College football: Clemson, Alabama, Ohio St, Notre Dame top playoff rankings
Clemson, Alabama, Ohio State and Notre Dame remained at the top of the College Football Playoff selection committee rankings Monday night, marking the first time in two seasons the top four was unchanged from the previous week.
Iowa stayed at No. 5 and Oklahoma State moved up to No. 6, one spot ahead of Big 12 rival Oklahoma.
Florida is eighth, Michigan State, which plays Ohio State on Saturday, is ninth and Baylor dropped to No. 10 after losing for the first time this season.
Clemson, Alabama and Ohio State seem to have control of their playoff hopes. If those three win out they should be in, with the final spot coming down to the Big 12 contenders or Notre Dame. Oklahoma State has the advantage of being unbeaten and has chances to pad its resume over the next two weeks with home games against Baylor and Oklahoma.
Unbeaten Iowa would likely have to go through either Ohio State or whatever Big Ten East team beats Ohio State, so the Hawkeyes appear to be in good shape if they win out.
The highest ranked Pac-12 team was Stanford at No. 11.
What else you need to know about the third College Football Playoff rankings:
NOTRE DAME OR OKLAHOMA
The conversation started Saturday night and it could end up being the great debate of this season's playoff rankings.
If the Fighting Irish (9-1) and the Sooners (9-1) both win out and finish 11-1, and things don't get too messy in the other conferences, the chances are the final spot in the playoff will go to one them.
It has the making for an excellent debate. The Sooners would end the season with three big victories against Baylor, TCU and Oklahoma State. Notre Dame's best wins would likely be USC, Stanford and Navy. The Irish's loss was by two at Clemson. The Sooners' loss was by seven to Texas. Notre Dame beat Texas 38-3, and the committee considers games against common opponents in its selections protocol.
"It doesn't go away," committee chairman Jeff Long said of OU's Texas loss.
How much consideration will that be given? Who knows?
"It's just really hard for us to look out and anticipate those things, so we don't," Long said.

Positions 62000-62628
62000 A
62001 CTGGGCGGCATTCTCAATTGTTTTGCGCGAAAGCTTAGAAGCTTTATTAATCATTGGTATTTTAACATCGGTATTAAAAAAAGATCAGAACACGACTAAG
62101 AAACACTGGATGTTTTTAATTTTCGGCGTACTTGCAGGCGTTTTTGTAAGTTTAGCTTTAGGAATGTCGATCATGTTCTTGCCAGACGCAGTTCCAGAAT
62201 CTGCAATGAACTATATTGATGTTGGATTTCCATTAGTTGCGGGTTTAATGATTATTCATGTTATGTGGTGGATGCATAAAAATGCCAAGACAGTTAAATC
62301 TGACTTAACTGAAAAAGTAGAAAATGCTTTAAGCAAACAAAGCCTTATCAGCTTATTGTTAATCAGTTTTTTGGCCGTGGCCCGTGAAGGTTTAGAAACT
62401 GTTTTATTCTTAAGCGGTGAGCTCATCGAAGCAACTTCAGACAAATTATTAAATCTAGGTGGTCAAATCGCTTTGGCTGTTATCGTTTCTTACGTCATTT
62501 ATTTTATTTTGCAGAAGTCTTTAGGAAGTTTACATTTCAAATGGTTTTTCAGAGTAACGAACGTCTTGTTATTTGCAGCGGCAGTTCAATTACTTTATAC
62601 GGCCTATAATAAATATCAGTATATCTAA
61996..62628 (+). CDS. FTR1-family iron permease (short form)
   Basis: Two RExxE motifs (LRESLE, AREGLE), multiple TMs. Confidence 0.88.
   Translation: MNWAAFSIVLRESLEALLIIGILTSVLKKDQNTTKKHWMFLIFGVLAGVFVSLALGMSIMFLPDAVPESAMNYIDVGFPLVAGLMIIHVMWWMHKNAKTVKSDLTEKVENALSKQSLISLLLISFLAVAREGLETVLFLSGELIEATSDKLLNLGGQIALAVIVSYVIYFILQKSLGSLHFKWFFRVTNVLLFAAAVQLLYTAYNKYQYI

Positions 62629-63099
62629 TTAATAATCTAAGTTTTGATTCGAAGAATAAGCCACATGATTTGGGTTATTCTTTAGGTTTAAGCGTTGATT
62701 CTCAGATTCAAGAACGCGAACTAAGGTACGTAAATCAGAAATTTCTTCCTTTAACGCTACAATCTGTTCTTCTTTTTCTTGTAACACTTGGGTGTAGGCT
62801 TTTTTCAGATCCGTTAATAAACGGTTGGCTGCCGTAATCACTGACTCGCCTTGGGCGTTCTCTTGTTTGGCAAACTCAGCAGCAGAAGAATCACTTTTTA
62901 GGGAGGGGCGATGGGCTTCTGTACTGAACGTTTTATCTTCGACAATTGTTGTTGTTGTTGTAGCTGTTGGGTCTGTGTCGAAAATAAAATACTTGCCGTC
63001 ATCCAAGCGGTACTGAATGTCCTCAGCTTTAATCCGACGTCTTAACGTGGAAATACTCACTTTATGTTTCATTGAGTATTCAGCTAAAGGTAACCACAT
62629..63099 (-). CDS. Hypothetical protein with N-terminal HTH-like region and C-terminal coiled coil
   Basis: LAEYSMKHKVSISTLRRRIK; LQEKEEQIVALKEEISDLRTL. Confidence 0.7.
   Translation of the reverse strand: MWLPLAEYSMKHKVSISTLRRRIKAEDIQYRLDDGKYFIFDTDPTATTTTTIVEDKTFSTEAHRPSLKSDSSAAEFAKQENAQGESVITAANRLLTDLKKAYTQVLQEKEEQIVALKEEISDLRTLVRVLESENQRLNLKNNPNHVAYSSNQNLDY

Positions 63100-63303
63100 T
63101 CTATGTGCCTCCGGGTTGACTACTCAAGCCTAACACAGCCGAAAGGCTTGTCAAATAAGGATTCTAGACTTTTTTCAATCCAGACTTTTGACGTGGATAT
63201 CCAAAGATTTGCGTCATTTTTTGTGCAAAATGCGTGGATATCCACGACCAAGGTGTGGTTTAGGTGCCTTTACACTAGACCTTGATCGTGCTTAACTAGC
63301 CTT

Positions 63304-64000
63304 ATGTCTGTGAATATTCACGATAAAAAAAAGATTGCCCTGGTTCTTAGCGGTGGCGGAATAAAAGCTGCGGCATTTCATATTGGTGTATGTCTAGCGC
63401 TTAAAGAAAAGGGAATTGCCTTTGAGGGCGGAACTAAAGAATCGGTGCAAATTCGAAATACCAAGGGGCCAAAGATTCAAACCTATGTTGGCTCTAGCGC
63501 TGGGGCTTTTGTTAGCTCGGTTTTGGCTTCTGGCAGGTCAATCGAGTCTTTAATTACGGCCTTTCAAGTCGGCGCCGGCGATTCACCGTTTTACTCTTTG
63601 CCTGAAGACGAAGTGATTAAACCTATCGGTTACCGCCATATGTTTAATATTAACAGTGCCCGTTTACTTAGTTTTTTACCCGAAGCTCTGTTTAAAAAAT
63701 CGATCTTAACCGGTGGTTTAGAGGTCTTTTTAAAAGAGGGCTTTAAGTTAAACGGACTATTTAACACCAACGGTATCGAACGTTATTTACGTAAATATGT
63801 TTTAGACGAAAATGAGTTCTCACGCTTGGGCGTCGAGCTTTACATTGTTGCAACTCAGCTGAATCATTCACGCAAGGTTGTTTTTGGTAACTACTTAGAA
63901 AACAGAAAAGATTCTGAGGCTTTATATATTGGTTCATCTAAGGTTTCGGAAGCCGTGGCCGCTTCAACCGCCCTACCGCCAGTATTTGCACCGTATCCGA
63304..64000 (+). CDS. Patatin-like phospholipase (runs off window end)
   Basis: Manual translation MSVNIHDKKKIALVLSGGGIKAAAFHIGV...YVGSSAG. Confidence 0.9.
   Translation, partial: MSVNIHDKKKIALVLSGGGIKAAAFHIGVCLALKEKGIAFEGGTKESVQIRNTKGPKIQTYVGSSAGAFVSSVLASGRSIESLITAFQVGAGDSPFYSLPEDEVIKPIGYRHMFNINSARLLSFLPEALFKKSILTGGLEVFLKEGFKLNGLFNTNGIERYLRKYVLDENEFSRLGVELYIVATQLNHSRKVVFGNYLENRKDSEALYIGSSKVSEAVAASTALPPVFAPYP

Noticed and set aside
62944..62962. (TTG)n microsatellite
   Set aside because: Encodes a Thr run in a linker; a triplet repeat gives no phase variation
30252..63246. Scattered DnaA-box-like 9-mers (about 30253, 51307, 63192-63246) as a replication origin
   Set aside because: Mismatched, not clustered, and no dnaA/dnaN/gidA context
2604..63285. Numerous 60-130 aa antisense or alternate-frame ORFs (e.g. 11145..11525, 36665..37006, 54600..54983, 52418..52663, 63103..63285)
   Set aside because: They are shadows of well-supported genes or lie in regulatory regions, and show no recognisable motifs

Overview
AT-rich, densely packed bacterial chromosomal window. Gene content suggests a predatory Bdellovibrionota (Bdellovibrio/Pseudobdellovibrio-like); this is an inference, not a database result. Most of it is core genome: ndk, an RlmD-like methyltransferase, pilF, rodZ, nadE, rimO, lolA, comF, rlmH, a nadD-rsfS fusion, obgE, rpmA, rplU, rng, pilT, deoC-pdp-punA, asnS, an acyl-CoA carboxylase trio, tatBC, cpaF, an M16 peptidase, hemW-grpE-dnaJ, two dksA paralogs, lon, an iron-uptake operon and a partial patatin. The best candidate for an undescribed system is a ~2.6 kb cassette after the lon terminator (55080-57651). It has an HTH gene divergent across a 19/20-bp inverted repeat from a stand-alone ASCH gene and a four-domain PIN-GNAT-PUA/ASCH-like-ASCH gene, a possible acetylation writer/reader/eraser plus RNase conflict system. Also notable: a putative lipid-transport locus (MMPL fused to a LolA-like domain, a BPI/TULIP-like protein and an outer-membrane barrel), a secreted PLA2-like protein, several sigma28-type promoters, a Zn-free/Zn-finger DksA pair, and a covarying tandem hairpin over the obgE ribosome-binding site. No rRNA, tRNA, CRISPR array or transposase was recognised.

The Sooners would have a conference championship. The Irish, of course, do not play in a conference. And there is no way to figure out how that would sway the committee.
Last season when Ohio State jumped TCU and Baylor in the final rankings to reach the playoff, some Big 12 fans claimed the Buckeyes were aided by brand bias. The traditional power got the benefit of the doubt, they said.
If it comes down to Notre Dame and Oklahoma, two of the most storied programs in college football, brand bias should not be a problem.
PAC-12 PROPPED UP
Many an obit was written for the Pac-12's playoff hopes on Saturday night when both Stanford and Utah lost, leaving the conference with no better than a two-loss champion.
The committee's rankings suggest the Pac-12 might not be dead yet. Stanford is right behind Baylor and Utah is No. 13. If the choice comes down to either Cardinal or Utes at 11-2 and Baylor at 11-1, the Pac-12 might have some hope.
Remember, Stanford would have a win against Notre Dame and Utah a victory against Michigan, which is currently No. 12 and still in contention for a Big Ten title.
GROUP OF FIVE
Navy was the highest-ranked Group of Five team and American Athletic Conference rival Houston was No. 19. The Midshipmen and Cougars play on Nov. 27 in a game that should decide the AAC West division, a trip to the conference title game and ultimately which team gets the guaranteed spot in a New Year's Six bowl game that goes to the top ranked champion from the American, Mountain West, Mid-American, Sun Belt or Conference USA.
Memphis, which has lost to Navy and Memphis the last two weeks, is No. 21 and the only other Group of Five team ranked.
This article was written by Ralph D. Russo from The Associated Press and was legally licensed through the NewsCred publisher network.